During my time at CRA I had many opportunities to engage outside of the course itself, all of which have fed into my experience and understanding of the research process. Firstly, I helped with the Forensic Archiecture Black Friday on Gaza, which also led to further collaboration after my graduation. Secondly, I joined a research group called “Open Gaza” based at Westminster University to pursue individual research that inquires into the relationship between architecture, time and emotions - I later presented this research in a conference at Max Planck institute in Berlin. Finally, my enthusiasm towards exploring fabrication experiments and algorithmic design drove me to complete the Architectural Association’s MakeLab programme in April 2015.
After my graduation from Goldsmiths I decided to apply for research jobs in London, and against all odds I was offered a research position at Balmond Studio, leading the personal research of Cecil Balmond OBE on ‘form making in abstract environments’ towards publication. Though the topic was so different from anything I did at Goldsmiths, I learned that it is the process and lens through which I approach the research that matters. At Balmond Studio I led a think tank called “CrossOver” for eight months, and most recently started new research on emergence theory in urbanism and finding new ways of re-imagining the slums worldwide: research I would like to pursue in the future individually, in the context of Palestinian refugee camps.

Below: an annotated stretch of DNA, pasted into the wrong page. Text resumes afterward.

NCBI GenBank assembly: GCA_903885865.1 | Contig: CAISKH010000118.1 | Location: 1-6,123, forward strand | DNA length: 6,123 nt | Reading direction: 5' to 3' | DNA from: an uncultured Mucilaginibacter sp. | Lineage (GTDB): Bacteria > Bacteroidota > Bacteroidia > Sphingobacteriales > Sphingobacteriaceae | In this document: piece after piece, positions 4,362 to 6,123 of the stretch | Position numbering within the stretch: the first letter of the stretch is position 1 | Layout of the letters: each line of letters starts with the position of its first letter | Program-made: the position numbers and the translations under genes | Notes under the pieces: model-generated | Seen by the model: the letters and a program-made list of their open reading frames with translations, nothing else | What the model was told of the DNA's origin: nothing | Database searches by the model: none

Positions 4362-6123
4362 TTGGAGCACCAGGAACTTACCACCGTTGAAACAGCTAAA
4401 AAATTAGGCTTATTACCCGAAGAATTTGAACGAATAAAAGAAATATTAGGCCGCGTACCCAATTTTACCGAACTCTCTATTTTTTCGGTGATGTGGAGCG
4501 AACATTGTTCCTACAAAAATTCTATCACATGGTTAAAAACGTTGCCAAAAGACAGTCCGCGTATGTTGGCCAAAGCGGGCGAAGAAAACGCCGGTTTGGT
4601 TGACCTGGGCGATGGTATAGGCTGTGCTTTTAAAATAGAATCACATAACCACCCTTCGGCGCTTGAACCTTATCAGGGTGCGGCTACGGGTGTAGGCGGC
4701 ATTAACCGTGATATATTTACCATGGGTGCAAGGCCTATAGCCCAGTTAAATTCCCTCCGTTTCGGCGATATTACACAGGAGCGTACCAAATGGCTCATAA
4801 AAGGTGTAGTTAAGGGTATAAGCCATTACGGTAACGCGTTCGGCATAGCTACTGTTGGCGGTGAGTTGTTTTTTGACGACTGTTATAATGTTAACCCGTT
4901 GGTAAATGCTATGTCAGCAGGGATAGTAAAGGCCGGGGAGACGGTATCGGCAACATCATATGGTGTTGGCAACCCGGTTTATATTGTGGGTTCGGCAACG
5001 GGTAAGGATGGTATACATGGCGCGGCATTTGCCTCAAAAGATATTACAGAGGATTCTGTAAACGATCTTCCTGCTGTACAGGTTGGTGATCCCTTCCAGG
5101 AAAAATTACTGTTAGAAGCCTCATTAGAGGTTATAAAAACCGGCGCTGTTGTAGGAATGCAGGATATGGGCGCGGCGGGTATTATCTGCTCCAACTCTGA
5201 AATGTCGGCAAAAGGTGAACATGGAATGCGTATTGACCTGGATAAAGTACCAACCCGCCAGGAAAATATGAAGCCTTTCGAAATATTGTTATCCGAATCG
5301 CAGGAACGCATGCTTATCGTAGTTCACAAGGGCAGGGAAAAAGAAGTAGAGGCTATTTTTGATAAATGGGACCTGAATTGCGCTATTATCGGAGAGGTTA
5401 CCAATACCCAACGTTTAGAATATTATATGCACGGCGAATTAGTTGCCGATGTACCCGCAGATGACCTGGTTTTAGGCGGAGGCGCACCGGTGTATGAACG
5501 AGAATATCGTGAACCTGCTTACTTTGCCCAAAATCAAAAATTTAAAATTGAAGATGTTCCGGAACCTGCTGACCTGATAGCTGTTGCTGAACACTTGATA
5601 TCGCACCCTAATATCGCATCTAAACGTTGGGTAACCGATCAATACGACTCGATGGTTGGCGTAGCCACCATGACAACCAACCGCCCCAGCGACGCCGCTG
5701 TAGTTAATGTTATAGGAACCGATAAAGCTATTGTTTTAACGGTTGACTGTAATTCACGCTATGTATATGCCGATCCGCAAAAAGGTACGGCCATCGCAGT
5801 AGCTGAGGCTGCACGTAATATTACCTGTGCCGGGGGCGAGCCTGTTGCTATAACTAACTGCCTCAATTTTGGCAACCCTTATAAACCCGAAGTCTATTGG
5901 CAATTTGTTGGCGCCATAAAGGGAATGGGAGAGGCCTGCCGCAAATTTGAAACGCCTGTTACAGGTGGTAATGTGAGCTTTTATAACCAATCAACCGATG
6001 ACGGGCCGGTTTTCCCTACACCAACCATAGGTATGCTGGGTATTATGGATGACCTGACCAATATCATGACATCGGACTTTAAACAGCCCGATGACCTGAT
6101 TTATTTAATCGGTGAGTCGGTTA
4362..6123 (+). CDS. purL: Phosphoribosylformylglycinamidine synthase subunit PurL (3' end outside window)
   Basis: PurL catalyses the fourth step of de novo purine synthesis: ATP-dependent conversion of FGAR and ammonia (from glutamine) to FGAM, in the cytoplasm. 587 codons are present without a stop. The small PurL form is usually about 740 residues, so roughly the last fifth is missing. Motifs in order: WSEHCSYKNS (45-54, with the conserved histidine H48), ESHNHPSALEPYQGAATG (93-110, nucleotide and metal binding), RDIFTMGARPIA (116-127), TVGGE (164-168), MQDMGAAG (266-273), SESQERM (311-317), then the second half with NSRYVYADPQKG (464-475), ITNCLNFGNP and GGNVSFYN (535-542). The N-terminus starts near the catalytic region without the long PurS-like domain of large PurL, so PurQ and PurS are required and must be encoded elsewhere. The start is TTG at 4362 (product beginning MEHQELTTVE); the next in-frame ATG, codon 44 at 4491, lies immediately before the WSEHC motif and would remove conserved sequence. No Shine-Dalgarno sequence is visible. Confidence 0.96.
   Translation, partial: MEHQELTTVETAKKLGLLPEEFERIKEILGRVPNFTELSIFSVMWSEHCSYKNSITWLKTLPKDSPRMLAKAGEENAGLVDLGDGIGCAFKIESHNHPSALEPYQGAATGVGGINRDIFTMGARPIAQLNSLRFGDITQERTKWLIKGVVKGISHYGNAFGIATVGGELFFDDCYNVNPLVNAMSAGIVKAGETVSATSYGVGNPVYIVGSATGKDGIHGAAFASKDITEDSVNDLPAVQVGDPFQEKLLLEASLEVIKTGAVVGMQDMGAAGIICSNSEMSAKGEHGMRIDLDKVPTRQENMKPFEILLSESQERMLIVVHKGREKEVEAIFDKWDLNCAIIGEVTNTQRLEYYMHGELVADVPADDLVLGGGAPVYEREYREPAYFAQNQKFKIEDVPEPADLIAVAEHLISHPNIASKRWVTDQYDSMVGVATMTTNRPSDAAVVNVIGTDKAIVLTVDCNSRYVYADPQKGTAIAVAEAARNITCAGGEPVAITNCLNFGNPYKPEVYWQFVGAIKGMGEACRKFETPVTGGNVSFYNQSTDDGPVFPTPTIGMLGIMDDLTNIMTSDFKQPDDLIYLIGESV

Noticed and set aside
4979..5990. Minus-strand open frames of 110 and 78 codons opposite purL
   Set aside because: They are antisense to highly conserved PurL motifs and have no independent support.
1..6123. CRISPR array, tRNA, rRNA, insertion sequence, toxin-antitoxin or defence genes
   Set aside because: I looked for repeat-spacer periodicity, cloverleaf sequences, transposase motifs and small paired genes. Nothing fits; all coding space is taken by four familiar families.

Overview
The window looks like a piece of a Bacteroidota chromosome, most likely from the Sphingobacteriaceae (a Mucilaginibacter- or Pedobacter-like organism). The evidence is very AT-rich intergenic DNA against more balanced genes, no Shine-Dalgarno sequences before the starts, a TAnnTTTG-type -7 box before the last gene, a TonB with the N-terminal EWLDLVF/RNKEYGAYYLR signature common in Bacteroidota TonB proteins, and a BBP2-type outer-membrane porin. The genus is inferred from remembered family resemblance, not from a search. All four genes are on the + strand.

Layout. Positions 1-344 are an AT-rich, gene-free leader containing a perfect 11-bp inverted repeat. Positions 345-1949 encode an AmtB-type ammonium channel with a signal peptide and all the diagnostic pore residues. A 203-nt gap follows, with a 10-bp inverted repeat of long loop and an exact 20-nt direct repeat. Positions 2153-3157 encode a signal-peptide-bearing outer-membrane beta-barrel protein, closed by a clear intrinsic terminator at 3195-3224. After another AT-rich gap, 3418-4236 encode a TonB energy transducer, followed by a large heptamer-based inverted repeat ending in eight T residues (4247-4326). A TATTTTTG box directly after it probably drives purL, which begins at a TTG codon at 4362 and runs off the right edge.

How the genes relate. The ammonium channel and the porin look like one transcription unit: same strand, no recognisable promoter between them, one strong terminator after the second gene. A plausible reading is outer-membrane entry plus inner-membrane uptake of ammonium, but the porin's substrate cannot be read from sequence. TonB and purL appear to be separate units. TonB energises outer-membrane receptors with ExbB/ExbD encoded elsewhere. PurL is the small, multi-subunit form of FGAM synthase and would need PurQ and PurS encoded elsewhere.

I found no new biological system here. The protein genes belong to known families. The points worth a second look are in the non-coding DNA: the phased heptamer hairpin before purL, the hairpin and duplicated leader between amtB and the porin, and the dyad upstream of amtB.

Despite the degree being research-based and having theoretical focus, it didn’t limit my chances to take lead roles in other areas. The CRA helped me to cultivate a mindset that I didn’t know I had until I began to face various challenges at work, and I realised that the key to solving them was critical thinking. I am now working in architectural design, which I love, and I feel so privileged to be able to consider my work differently, and more critically. I still feel I am navigating my way along my career path, but I surely wouldn’t have been where I am today without my time in CRA.
My name is Grace Phillips. I completed the MA in Research Architecture in 2015.
While researching for my undergraduate thesis (BA Earth Systems Science, BA Philosophy), I used data compiled by the Bureau of Investigative Journalism. It was through their collaboration with Forensic Architecture that I discovered the Centre for Research Architecture. After completing my degree, my advisor joked that he found a great book I should have read a lot earlier. It was Least of All Possible Evils by Eyal Weizman.
So I applied for the MA. At Goldsmiths I ran in circles before eventually settling on something relatively familiar. My dissertation was on meteorology and epistemology, specifically the challenges of taking an invisible material (the air) as an object of science. The implications of an observation practice that occurs when the object of study is vast and only visible as it appears in other things (i.e., wind) raised important questions for me about vantage points and how relations might be understood to be as real as objects.